The Fattened Fowl for Lordly Tastes

So I’ve been glued to Ken Burns’ War documentary. Riveting stuff. Although if I’d have to make one big criticism it’s that you come away thinking that the only nation fighting Nazis Germany was the US. I don’t understand how he could even approach this subject without including Britain, Canada, Australia, and the Free French. Or he should have called it America’s War, or something, because just The War, to me at least, encompasses the whole bloody drama that includes every nation involved. I’m left feeling it’s a work of real propaganda and all the pathos and imaginative capacity needed to emphasize and think is being misplaced because what I’m seeing is some influencing spirit of one nation’s personal sacrifice instead of one of solidarity, which is maybe the most powerful thing that that war achieved.

Yes I understand that America gave a lot of its young blood to that war, but so did all of Europe. So now I start to think that I’m being manipulated into believing that some blood is quantifiably better than others. Some nation inherently braver. Some men more capable of achieving ideas of freedom. A spiritually anointed made up of the right kind of adherents to the very strict and subjective tenets of freedom and liberty.

So then my line of thinking begins to stumble into the wider scope of the world around us now and I start to hear unspoken connections. I start to fill in the fox holes. And the flares all zero in on the war in Iraq and how maybe this present conflict is in some way legitimized now by the lessons of the past. And I’m almost convinced that I should be making the invisible link, it’s almost my patriotic duty to do so. America solely liberated Europe almost 60 odd years ago from warmongers and oppressors and succeeded with its might, power, sacrifice, and lives, so the present conflict in Iraq is also doing the same thing in the pursuit of democracy.

Personally I think that kind of connection chilling. But maybe I’m addled or a blockhead and no such kind of message is being inferred. But I’d make the argument that it is because the focus is solely on America’s contribution to WWII. Nobody else is even acknowledged in the struggle as if they were all at home waiting and praying for deliverance. So now the outcome of that war is skewed, for me at least, it’s become blurred rather than well-defined.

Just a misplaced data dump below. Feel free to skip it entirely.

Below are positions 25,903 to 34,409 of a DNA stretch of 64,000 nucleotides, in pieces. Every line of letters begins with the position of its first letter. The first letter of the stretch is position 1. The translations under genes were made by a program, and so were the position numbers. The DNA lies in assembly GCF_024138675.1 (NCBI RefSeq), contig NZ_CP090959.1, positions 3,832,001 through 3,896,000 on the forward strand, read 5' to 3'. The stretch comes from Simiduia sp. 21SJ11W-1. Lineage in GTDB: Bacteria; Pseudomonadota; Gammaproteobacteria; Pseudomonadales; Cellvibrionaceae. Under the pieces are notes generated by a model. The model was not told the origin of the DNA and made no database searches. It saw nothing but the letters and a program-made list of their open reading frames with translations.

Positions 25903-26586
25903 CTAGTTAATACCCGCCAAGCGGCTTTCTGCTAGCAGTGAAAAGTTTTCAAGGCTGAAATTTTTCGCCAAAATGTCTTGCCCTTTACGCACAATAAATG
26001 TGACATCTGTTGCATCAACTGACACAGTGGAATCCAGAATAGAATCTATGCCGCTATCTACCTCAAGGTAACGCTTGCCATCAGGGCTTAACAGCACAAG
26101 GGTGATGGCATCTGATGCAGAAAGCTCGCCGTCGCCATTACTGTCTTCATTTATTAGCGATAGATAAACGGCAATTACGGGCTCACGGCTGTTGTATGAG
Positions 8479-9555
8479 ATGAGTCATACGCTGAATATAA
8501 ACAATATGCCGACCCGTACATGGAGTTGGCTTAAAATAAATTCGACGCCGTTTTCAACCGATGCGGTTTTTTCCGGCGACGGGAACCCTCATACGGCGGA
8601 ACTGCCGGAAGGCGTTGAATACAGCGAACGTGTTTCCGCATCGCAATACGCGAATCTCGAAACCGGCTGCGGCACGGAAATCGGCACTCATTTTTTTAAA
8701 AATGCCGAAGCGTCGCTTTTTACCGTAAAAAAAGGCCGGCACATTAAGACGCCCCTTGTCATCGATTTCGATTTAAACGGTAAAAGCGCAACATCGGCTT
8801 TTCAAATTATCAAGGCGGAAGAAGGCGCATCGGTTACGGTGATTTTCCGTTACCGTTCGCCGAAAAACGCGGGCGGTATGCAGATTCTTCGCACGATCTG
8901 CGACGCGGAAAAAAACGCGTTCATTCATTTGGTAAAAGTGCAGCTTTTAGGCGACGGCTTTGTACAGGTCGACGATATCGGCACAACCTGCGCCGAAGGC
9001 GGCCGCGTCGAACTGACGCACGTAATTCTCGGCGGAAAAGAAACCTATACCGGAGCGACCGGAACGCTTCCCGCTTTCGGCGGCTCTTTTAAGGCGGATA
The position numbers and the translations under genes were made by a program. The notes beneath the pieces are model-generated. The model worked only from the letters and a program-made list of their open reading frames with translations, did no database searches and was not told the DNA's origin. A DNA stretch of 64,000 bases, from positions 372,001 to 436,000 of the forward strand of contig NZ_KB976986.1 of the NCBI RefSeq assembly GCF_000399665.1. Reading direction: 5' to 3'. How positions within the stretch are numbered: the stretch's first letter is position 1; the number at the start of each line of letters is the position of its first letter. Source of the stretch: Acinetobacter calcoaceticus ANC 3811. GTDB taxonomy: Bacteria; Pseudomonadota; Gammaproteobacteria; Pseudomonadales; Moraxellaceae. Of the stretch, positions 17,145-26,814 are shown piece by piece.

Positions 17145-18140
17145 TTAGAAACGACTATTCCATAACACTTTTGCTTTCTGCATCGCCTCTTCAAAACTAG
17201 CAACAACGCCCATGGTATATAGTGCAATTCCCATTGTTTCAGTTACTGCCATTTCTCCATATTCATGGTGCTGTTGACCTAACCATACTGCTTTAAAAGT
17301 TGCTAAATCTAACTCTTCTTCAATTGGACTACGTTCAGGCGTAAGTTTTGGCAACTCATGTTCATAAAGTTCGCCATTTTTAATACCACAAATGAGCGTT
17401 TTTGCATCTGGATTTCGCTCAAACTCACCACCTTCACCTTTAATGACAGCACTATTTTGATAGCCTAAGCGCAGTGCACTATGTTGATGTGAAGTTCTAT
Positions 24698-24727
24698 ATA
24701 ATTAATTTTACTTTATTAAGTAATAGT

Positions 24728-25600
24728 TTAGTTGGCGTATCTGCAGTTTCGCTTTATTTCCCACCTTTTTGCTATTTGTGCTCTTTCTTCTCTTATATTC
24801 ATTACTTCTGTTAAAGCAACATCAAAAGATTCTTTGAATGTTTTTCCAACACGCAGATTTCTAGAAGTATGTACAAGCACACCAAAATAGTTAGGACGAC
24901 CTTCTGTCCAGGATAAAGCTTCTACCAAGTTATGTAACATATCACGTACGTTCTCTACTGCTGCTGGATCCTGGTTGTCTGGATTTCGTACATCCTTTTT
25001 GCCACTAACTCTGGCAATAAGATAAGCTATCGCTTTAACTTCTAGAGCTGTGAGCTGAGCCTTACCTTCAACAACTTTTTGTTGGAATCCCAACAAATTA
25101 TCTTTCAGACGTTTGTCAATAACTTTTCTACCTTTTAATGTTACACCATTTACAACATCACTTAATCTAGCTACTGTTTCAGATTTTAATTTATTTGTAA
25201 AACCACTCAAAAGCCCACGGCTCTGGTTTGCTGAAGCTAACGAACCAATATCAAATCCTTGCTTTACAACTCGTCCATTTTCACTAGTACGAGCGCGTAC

And maybe if you’re an American viewer you figure your role is simply to dutifully accept the message that America saved Europe because that’s just what America does and that god knows it’s almost akin to saying you dance with the devil if there’s any queasy sense that you are not supporting the troops. But the documentary should be pushing people, provoking them to think about wars, about our role in the world, about our place in the world, and why we as humans suffer under wars’ crushing wheels so much. We shouldn’t just adhere to platitudes that invoke only patriotism or jingoism or insular doctrines that inflates a nation as some kind of paradigm of all that is good and just and honorable, some kind of modern-day Charlemagne.

I really think the documentary hasn’t achieved anything new. In fact it’s probably just perpetuated patriotism. If Burns wanted to make a personal history of the war rather than just an historical one, he should have included many more voices than just Americans. It’s just a limited view otherwise and does not, I think, give us a better understanding of that conflict because it actually narrows the objectivity instead of making it an universal question about what wars do to us as individuals and nations. And even saying it’s an “American Experience” suddenly extinguishes the discussion before it’s even begun. War is not an experience that is suited to any particular nation; it’s experience is for the whole of humanity to end.

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